In London, a New Survey Found That Cycle Skills Training Results in Increased Cycling Activity
The survey found that 69% of all respondents increased their cycling journeys after taking a cycle skills training course.
London, United Kingdom, November 8, 2017 (Newswire.com) - The new survey, commissioned by Cycle Confident, offers insights into cycling activity and concerns of beginner cyclists on subjects ranging from fear of cycling on London’s busy roads to the need for more advanced cycle training and cycling infrastructure.
The survey was directed at 1539 adults living in one of 12 London boroughs who had taken a cycle skills training session from Cycle Confident in the last 7 years.
Of the 69% of respondents 11.44% said they increased cycling by 1 time more per month, 17.6% by 2-3x per month. 9.62% by 2x per week and 10.75% increased their cycling activity by as much as 4x more per week.
"Converting weekend leisure cyclists into weekday riders making local journeys or commuting to work is key to delivering modal shift in London's Boroughs."
When asked if providing more cycle skills training would result in more people cycling in their area, 85.4% agreed with this view. This feedback supports London Councils current initiatives to maintain and increase cycling training course levels for London’s residents and support the aims of London's mayor, Sadiq Kahn vision for the city.
In his Transport Strategy, the Mayor's plan includes reducing car journeys by 3 million per day by 2041, with 80% of journeys by public transport, walking or cycling. With Transport for London (TfL) and London Councils under pressure to meet these goals, increasing pedestrian and cycling journeys is at the heart of local government targets.
In support of this, along with improvements to cycling infrastructure like cycle super highways and quiet ways, London Councils deliver free cycle skills courses to children and adults to get more new cyclists riding and ultimately deliver modal shift in London’s boroughs.
However, Council's investment in cycling infrastructure needs to result in higher levels of cycling activity to justify costs. Until recently, statistics on cycling behavior hasn't been available to London's Councils. The new survey from Cycle Confident is the first to provide answers to this question of modal shift and offers evidence that cycle skills training does increase cycling activity in London's Boroughs.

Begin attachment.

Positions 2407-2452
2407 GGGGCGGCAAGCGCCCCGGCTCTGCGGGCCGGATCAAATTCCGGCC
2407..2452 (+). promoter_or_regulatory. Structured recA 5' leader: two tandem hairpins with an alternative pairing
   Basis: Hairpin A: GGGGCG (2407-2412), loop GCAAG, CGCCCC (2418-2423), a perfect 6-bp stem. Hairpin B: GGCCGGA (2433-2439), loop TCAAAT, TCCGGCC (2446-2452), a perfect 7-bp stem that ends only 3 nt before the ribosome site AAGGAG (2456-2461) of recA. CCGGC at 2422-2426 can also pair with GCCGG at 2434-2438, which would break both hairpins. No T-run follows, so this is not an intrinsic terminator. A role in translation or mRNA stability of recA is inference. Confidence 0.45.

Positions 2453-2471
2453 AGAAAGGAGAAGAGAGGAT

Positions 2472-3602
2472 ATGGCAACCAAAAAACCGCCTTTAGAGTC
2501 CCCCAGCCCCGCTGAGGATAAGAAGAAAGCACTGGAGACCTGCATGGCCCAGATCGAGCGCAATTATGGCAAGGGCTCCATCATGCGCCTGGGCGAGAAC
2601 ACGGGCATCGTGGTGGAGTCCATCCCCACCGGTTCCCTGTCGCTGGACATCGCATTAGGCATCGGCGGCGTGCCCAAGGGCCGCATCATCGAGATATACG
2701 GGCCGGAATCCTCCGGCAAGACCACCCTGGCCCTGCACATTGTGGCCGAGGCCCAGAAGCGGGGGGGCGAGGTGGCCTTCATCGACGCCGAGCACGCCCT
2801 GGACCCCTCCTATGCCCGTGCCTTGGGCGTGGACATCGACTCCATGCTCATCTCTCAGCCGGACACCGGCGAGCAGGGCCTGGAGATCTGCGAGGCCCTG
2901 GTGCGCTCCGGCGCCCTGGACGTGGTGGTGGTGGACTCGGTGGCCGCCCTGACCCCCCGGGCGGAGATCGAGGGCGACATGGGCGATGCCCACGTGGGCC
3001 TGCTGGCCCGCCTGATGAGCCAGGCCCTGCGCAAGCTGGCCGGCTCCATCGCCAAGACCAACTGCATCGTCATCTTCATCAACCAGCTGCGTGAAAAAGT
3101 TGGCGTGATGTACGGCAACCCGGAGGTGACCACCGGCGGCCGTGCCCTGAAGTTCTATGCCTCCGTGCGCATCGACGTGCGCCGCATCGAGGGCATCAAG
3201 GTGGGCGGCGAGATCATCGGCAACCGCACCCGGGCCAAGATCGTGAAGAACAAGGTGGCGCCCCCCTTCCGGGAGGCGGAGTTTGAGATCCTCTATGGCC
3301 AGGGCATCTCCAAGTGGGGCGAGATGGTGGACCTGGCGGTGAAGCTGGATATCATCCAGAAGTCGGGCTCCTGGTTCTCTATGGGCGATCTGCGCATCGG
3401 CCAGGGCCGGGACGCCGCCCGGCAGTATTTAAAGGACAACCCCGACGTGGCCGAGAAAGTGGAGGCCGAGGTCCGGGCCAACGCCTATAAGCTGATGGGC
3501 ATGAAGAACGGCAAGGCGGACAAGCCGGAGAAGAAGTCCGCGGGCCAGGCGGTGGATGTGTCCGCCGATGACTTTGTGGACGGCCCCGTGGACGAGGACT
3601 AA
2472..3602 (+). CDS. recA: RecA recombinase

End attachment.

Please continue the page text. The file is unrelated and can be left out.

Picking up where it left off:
David Showell, MD of Cycle Confident says "Converting weekend leisure cyclists into weekday riders making local journeys or commuting to work is key to delivering modal shift in London's Boroughs."
Showell went on to say, "Cycle instruction is key. It delivers a good foundation to begin a lifelong cycling journey. But adults and children also need to be able to practice their new skills and build confidence before moving onto London's busy roads,
Helen Hayes, MP of Dulwich and West Norwood, who recently took a cycle skills training course stated, "The key to encouraging more Londoners to use cycling for every day travel is in my view both delivering significant investment in infrastructure to make our roads safer, and continuing free access to high quality training to give people the skills and confidence to cycle safely. I would never have felt confident enough to take my bike out on the road without the training I took part in, which made a huge difference."
This seeming lack of confidence can be seen in the question regarding why more Londoners don’t cycle in their areas and addresses the issue of personal safety. While cyclists are willing to invest in further lessons with a view to increasing their cycling activity, 78 per cent said the reasons they didn’t cycle more was due to three key issues; 1) fear of cycling on busy roads, 56%; 2) lack of cycle lanes and quiet ways, 21%; and 3) not having sufficient cycle skills to ride with confidence on roads, 17%.
While cyclists are more vulnerable than heavier road users, physical and mental aptitude plays a part in their cycling experience. Good judgment, ability to anticipate problems before they occur, road sense and mastery of the bicycle such as balance and agility, play a great part in the cyclist having a safe journey. The delivery of National Standard Cycle Training as a foundation course is a key component to their continued safety.
Cycle Confident has played an integral part in London’s transformation into a burgeoning cycling city. As the leader in London’s Cycle Skills training sector for 10 years, Cycle Confident has trained over 75,000 children, 46,000 adults, and 15,000 HGV drivers as part of its remit to London’s Boroughs.
In the near future Cycle Confident will be announcing new initiatives in Balance Bike Teacher Training (BBTT) and continues to develop new training programs to add to London’s growing reputation as a cycling-friendly city.
For further information on the Cycle Confident Customer Survey and Modal Shift In London, click here.
Source: Cycle Confident